And of course, you can’t forget about sharks (cue the “Jaws” theme tune). You can even dive with bull sharks on the Bat Islands in Costa Rica, but if that’s a bit too extreme for you, you can spot whitetip reef sharks all over the country. These sharks are much more relaxed than bull sharks, although they are very curious creatures and sometimes approach divers to check them out! Plus, they don’t need to keep swimming in order to breathe, so you can even spot them taking a rest on the ocean floor.
One of the things Costa Rica is most known for is being a haven for turtles! In Guanacaste, you can spot leatherback sea turtles, which are the biggest sea turtles in the world, weighing up to 1,500 lbs/680 kg! Meanwhile, if you’re lucky, there are a handful of great turtle-spotting places throughout the country where you might spot the rare hawksbill sea turtle, but you’re much more likely to see green and Olive Ridley sea turtles.
Best Places to go Scuba Diving in Costa Rica
1. Caño Island
Okay, so Caño Island itself is actually off-limits to humans, but the biological reserve around the island is teeming with amazing marine life. It’s famed for its bright blue waters, and for being a popular place to see dolphins, Olive Ridley sea turtles, several different kinds of sharks, and even humpback whales.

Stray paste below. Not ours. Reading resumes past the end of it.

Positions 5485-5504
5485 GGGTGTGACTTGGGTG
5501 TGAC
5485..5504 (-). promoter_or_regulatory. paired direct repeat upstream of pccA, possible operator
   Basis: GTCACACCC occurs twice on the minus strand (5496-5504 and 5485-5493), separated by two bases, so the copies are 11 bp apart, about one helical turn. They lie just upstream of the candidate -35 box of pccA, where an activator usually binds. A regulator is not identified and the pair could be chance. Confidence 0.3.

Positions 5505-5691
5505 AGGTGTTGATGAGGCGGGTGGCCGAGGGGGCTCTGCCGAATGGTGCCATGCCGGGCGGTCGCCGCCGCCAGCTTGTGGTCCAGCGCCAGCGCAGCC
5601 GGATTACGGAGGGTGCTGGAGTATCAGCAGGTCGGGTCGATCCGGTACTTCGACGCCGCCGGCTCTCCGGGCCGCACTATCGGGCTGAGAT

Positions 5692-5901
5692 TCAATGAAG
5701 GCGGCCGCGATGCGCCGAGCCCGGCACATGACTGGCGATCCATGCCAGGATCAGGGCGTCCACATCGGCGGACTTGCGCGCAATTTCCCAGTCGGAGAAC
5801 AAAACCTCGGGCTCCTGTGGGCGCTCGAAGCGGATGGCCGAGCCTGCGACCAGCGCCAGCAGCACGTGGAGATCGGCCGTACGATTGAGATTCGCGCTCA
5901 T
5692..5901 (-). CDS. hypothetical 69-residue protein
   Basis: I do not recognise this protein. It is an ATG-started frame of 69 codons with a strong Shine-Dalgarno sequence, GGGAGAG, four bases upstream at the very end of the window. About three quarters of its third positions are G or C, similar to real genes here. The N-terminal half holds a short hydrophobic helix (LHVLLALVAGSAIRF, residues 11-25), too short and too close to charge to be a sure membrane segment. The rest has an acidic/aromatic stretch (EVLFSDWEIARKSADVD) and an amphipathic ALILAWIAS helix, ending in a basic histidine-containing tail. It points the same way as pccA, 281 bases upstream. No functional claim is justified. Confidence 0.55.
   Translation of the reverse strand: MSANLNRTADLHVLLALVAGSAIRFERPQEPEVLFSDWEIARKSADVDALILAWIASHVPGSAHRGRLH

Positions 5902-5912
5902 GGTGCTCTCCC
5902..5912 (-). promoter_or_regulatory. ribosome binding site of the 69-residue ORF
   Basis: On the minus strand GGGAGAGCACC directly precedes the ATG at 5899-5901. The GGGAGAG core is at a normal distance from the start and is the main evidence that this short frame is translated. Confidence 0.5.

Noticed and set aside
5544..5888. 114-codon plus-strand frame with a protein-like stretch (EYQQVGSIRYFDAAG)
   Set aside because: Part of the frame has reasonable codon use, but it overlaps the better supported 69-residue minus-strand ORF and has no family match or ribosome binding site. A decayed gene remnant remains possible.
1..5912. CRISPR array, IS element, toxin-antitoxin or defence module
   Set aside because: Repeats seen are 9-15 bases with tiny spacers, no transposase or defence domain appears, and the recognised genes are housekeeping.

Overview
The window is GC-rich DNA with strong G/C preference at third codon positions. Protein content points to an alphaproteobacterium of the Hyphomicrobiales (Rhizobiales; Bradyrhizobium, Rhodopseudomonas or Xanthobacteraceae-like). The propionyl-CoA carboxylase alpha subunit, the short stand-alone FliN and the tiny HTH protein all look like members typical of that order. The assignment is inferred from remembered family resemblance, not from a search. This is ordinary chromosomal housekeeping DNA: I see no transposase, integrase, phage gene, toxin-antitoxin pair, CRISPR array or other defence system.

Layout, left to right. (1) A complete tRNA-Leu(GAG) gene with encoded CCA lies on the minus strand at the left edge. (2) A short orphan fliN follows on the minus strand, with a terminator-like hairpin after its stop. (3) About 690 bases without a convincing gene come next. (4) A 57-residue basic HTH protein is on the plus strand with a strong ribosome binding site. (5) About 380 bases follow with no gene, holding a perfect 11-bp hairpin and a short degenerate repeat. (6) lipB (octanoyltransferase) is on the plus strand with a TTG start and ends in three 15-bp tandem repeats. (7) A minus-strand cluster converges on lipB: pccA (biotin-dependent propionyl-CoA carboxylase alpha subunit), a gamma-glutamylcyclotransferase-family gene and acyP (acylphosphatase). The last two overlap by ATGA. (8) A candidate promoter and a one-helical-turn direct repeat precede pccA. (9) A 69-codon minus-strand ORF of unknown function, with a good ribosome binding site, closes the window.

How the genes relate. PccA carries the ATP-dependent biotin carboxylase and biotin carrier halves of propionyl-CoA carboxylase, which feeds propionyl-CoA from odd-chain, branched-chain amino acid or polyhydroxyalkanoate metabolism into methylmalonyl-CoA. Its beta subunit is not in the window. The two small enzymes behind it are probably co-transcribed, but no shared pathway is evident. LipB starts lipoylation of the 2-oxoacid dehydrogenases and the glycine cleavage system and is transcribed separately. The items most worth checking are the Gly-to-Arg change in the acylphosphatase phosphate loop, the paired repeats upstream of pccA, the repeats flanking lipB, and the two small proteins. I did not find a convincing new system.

We absolutely loved exploring around here and saw so many amazing creatures, so we had to put it at the top of our list!
The reserve covers an area that’s around 750 football fields in size, so there are a ton of amazing dive sites to explore. From Shark Cave (which you can only peek inside) to El Bajo del Diablo, a series of rocky pinnacles that you can explore alongside reef sharks and giant manta rays.
El Barco Hundido (aka The Shipwreck) is also really cool to check out, and while there’s no shipwreck, it’s actually earned the nickname “El Sharko” because there are so many sharks around here! You can also spot giant stingrays here and check out the beautiful coral gardens.
This scuba diving tour will take you from Main Beach in Drake Bay to two different dive sites in the biological reserve where you can experience Caño Island’s amazing marine life to the fullest. You’ll then head to the gorgeous and secluded San Josecito Beach to relax with a beer in hand before heading back to Drake Bay, where you’ll have lunch at a local restaurant.
It costs $186 USD per person and lasts for around 6 hours, and we love that you also get some time to chill on one of Costa Rica’s best beaches in addition to the spectacular dives! Plus, there’s a maximum of 6 people per group so it’s a nice, close-knit experience. This diving tour tends to sell out because it’s so popular, so make sure to reserve your spot online!
2. Santa Teresa